“But I wrote a research plan! Didn’t you read that?” First, I’m not on the committee. Second, there’s nothing more adorable than a n00b. Tenured professors reading? Really? Most of us are too busy napping! But, seriously, we did read about your research, but we aren’t in your field, so we’d like you to summarize your key approaches and findings thus far, and then follow it with something like “So here’s what I want to do next…” Then we can have a Q&A.

“But won’t that go over the heads of undergrads?” Well, yes, they are kind of stupid. That’s why we really only expect you to spend about 50% of the talk at their level before taking it up a notch. Second, are you saying that you are unable to take what you do and bring some of the essentials to undergrads? Are you sure you should be working here?

Anyway, having been harsh on candidates, I’ll say this much for them: I think they’ve been hit over the head a bit too much with good advice. They were told again and again and again (and then some) that they need to take it down a notch for students. And when we look for people who have a lot of teaching and mentoring experience and want to go to an undergrad-focused school, we probably select for overly-conscientious types. It also doesn’t help that we are doing a search in one of the more abstract corners of our discipline, and people in that sub-field are especially likely to be told “Remember, most undergrads do not appreciate the abstraction the way you do. Take it to their level. You need to take this weird stuff and make it accessible.” Still, at the end of the day, you need to tell us what you do, and tell us why it is exciting and show us how smart you are. Yeah, yeah, the earnest progressive types will say that you shouldn’t be a sage on the stage, but we want to hire a smart scientist who does stuff. Show us what you do, you smart scientist! I mean, otherwise, why would we hire you?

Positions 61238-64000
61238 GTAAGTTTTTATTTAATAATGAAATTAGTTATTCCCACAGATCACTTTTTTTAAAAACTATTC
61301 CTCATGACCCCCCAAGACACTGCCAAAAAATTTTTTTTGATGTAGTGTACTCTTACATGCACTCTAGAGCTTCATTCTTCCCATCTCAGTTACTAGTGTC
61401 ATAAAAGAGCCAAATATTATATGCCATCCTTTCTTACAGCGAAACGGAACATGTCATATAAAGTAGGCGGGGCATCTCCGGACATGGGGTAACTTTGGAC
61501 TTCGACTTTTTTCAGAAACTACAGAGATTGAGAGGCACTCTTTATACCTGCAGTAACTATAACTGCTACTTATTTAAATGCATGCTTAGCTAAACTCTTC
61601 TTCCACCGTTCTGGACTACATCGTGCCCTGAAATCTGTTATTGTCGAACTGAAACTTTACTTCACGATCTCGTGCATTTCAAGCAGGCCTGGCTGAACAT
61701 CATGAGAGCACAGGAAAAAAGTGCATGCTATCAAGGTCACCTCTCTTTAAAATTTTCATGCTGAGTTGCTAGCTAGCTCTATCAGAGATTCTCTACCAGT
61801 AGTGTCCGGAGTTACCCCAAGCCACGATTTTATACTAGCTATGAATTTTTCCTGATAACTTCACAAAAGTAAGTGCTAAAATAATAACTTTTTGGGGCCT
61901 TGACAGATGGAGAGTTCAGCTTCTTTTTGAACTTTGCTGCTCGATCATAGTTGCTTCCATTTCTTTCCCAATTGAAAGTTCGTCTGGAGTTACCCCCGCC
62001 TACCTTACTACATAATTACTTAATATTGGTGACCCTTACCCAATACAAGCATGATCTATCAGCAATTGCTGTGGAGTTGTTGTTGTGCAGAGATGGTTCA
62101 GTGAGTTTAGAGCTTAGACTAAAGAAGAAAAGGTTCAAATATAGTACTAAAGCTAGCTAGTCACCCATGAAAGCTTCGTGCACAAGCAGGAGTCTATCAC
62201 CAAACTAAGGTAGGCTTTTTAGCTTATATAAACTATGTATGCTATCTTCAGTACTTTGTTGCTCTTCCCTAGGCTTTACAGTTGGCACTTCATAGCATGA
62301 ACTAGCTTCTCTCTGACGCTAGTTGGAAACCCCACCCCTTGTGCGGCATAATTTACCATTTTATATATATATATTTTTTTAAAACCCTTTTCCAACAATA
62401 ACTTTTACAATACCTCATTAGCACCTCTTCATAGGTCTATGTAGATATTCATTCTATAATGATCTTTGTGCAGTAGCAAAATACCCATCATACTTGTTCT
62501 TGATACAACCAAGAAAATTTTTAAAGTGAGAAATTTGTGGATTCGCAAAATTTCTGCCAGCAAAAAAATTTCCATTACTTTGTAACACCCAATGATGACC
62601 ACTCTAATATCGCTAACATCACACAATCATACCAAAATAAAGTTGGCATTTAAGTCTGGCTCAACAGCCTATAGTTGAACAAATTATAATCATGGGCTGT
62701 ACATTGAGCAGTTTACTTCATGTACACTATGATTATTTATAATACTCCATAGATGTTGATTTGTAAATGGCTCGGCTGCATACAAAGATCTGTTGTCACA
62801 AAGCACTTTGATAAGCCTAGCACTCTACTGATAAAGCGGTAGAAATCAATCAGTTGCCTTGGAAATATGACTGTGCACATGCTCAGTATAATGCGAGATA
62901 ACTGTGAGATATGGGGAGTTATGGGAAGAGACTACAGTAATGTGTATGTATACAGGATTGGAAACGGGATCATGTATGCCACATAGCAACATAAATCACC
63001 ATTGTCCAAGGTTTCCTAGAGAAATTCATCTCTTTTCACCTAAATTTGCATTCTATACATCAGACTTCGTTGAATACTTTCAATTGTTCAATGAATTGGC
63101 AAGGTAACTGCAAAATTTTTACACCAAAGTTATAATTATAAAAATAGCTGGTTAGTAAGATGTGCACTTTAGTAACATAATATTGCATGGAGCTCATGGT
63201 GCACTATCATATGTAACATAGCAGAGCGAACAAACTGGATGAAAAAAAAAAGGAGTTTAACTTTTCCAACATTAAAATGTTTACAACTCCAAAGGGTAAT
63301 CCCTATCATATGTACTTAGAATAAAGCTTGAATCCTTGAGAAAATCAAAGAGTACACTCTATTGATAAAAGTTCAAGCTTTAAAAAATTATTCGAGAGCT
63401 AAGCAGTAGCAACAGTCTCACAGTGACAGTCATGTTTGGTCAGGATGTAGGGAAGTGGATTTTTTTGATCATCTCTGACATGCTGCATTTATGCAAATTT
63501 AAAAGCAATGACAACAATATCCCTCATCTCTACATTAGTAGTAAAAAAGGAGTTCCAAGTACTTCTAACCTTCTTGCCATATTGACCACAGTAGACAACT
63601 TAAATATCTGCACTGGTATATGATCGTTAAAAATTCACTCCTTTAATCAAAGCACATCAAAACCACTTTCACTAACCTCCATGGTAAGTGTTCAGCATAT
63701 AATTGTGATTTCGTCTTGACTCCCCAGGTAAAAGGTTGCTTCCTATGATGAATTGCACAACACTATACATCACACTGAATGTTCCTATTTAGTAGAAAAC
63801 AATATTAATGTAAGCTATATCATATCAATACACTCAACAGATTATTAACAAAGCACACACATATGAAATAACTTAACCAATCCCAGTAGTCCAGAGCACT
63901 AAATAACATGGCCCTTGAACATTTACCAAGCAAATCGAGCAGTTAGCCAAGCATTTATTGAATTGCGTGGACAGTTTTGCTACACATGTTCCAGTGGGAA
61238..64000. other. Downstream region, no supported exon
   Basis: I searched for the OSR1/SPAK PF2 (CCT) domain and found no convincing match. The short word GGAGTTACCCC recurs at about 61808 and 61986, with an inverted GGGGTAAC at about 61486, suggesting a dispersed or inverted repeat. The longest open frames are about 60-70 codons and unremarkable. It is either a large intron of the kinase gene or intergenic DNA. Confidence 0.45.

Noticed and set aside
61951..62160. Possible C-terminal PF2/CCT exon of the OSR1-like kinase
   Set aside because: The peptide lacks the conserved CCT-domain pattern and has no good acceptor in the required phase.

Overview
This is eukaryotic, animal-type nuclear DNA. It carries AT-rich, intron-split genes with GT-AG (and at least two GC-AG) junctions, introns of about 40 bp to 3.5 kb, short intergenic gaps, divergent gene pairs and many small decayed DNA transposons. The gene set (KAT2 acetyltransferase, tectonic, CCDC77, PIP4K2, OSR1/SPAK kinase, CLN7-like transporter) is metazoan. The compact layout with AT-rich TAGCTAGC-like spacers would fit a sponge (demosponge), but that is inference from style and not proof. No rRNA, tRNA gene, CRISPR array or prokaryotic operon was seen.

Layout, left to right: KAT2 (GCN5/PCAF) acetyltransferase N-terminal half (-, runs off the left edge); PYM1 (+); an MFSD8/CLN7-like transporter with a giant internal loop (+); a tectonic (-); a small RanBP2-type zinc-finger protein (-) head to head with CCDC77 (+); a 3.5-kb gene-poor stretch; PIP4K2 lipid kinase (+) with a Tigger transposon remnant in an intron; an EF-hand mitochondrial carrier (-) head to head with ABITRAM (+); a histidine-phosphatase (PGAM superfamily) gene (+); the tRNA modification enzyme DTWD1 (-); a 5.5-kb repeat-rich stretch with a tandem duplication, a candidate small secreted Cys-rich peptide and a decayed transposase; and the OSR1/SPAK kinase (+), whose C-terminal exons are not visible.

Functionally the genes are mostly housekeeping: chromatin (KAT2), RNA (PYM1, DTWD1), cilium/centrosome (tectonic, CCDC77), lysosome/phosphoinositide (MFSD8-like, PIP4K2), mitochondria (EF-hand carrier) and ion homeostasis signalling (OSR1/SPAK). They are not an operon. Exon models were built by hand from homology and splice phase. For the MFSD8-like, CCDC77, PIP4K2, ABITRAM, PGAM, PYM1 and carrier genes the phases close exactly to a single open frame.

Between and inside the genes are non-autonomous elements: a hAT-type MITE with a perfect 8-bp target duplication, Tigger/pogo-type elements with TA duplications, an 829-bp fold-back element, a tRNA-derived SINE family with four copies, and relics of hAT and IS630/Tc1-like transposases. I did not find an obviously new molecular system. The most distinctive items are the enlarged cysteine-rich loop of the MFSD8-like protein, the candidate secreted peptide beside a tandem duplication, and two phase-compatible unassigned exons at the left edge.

Unprepared

The semester started last week. I am again teaching a junior/senior elective for majors and it looks like it might be a rough semester.

The course I am teaching follows a basic, required course in the major. I find the students are poorly prepared, more poorly than the class I had last semester. The students  are quiet and look positively terrified. I know it takes a little while for people to warm up and start answering my in-class questions, so that will come with time. But I am being quite alarmed by all the things that they say they have never seen before, because, if that’s true, then I have to significantly rethink the class. Sure, I suppose they might be fibbing, but I do believe think most of them have simply never seen  the material or, if they have, then it really didn’t stick at all and they genuinely don’t remember it.

Last week and this week, we are reviewing the material from the previous course, and it’s going very slowly. I may have to take more time simply to get them up to where they would actually need to be, which means cutting out some of the new stuff.

Also, the lack of facility with math always rears its ugly head, but at least that’s not particularly surprising. Any physical science field that requires a lot of physics has to be taught math really rigorously, and the math department does a very good job. The problem is that, owing to a recent idiotic progressive change in the curriculum for our major,  which is supposed to give the students more flexibility to  freely choose easy courses outside of the major customize their program of study,  some important formerly required math courses have now become electives (e.g. how can linear algebra and differential equations not be required just fuckin’ blows my mind) and now many students elect not to take them. Also, many of the required math courses are mismatched in timing with the relevant courses in the major.